It’s no secret that air pollution has many dire consequences on both health and the environment, and its always interesting to see what happens when companies who are often seen as doing a fair share that polluting address the issue. So when multinational energy company Chevron had Ogilvy & Mather China devise a campaign for Techron (an additive that improves fuel cleanliness), the agency commissioned New York-based animator, illustrator and ADC Member Jun Cen to create an animated short — literally made out of dusty carbon engine deposits.
“Each artist was sent a bag of carbon deposit powder that had been extracted by the Chevron lab from car engines,” explains Jun. “One of the challenges for me was to incorporate this material in my creative process. The film, entitled Invisible Darkness, is a hand-drwan cel animation mostly done with pencil, but the grainy texture of the film is contributed by the carbon deposit powder.”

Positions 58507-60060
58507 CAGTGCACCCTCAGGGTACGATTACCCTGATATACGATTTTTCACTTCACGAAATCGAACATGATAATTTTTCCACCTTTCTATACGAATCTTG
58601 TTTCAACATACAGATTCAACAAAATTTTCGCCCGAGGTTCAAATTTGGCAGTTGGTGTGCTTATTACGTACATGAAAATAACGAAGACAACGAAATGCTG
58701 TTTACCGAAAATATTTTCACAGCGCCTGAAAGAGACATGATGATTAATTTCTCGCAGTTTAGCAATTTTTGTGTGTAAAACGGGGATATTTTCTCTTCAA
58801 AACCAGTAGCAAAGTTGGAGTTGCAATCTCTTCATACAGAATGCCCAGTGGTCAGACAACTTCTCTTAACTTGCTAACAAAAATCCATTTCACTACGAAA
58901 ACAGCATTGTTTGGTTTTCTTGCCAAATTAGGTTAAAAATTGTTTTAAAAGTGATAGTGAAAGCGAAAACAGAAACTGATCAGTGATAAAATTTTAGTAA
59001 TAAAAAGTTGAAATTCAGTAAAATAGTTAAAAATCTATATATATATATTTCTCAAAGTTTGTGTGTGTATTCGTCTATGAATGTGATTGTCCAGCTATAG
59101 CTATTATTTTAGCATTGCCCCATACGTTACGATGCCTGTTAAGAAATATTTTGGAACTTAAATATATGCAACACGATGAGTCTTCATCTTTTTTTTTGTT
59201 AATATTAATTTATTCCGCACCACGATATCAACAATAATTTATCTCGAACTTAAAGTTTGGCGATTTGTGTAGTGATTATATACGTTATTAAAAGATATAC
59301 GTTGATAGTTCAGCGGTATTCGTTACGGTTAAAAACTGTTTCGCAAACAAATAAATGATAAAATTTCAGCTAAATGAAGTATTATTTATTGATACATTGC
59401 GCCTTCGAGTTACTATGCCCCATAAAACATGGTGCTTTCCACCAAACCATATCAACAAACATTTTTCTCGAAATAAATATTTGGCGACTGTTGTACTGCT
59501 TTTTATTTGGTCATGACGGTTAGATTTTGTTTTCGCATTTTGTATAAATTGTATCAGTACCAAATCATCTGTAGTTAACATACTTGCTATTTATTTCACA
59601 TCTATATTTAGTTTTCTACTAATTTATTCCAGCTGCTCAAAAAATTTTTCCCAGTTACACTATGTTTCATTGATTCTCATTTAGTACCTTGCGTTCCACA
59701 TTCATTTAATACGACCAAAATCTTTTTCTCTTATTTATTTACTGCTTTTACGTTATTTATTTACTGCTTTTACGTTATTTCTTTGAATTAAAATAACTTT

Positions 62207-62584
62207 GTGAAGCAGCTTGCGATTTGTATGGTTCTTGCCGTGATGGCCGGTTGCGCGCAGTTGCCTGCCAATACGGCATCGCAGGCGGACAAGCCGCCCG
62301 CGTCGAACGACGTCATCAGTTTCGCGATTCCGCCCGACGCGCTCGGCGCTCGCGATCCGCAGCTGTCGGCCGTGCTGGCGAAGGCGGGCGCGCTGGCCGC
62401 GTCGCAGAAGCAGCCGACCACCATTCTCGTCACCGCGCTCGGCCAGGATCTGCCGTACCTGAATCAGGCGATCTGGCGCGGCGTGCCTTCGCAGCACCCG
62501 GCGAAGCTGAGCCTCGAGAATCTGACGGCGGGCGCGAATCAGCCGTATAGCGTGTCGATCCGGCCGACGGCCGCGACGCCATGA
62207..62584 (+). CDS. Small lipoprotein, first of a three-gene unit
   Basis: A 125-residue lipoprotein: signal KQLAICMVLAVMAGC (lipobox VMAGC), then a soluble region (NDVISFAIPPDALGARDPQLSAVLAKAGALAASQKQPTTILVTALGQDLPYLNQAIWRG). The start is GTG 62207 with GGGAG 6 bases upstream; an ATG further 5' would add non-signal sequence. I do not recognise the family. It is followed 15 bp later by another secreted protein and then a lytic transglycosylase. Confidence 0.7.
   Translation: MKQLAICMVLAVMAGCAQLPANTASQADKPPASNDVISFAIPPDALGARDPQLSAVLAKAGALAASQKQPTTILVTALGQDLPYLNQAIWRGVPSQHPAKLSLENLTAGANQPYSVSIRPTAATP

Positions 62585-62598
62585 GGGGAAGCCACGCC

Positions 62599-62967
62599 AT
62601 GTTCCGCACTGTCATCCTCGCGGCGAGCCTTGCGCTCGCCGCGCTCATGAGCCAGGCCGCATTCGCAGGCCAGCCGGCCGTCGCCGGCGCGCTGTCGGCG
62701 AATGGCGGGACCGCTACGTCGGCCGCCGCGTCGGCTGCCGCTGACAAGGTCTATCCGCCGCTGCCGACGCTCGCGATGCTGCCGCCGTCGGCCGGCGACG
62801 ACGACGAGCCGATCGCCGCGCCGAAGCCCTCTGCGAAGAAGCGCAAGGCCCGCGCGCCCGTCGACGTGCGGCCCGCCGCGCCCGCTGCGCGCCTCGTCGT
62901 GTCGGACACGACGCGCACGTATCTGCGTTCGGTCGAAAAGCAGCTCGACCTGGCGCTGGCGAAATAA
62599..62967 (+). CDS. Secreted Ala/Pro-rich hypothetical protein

“As an illustrator and animator, I am fascinated in creating ‘worlds’ that both my characters and my audience can explore in my work,” he continues. “In this film, I created a post-utopian metropolis that’s made of skyscrapers and highway overpasses. The world seems peaceful at the beginning, but as the protagonists explore, they find how hostile things are. A storm that carries unknown particles arrives and soon covers the whole city in darkness. People are in the horror of this disaster. At the end, we find that everything has happened right inside of the car the main character drives. As he slams the hood of the car close, the story revolves.”
“It’s a very short film, but I think the rich visual layers (that I tried very hard to achieve) and the amazing sound design work done by musician Jason Charney are giving the audience good amount of details to explore. In general, I’m very happy with the result.”
Directed and Animated by Jun Cen
Sound & Music: Jason Charney
Compositing Assistant: Xiaohua Yang
Agency: Ogilvy & Mather